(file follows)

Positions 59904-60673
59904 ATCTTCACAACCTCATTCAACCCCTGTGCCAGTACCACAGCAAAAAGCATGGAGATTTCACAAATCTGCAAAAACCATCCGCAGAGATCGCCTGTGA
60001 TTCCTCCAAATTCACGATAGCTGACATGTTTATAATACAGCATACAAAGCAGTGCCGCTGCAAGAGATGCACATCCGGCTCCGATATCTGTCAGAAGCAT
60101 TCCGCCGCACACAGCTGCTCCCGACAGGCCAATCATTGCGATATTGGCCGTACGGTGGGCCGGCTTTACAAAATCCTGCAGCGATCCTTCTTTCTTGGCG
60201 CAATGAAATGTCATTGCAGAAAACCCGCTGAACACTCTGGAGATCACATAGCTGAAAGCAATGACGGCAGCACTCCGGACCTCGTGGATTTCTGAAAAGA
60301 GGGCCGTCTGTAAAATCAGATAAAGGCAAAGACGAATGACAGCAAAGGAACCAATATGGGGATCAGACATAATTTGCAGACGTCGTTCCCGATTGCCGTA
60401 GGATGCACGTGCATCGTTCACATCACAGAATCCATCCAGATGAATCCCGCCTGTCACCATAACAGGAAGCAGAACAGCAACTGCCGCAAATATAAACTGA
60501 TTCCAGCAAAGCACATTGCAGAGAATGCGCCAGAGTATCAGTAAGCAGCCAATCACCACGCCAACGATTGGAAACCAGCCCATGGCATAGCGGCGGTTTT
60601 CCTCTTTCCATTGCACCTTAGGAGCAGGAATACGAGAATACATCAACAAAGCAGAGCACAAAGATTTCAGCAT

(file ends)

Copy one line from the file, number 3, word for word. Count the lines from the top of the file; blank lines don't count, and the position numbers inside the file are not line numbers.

60001 TTCCTCCAAATTCACGATAGCTGACATGTTTATAATACAGCATACAAAGCAGTGCCGCTGCAAGAGATGCACATCCGGCTCCGATATCTGTCAGAAGCAT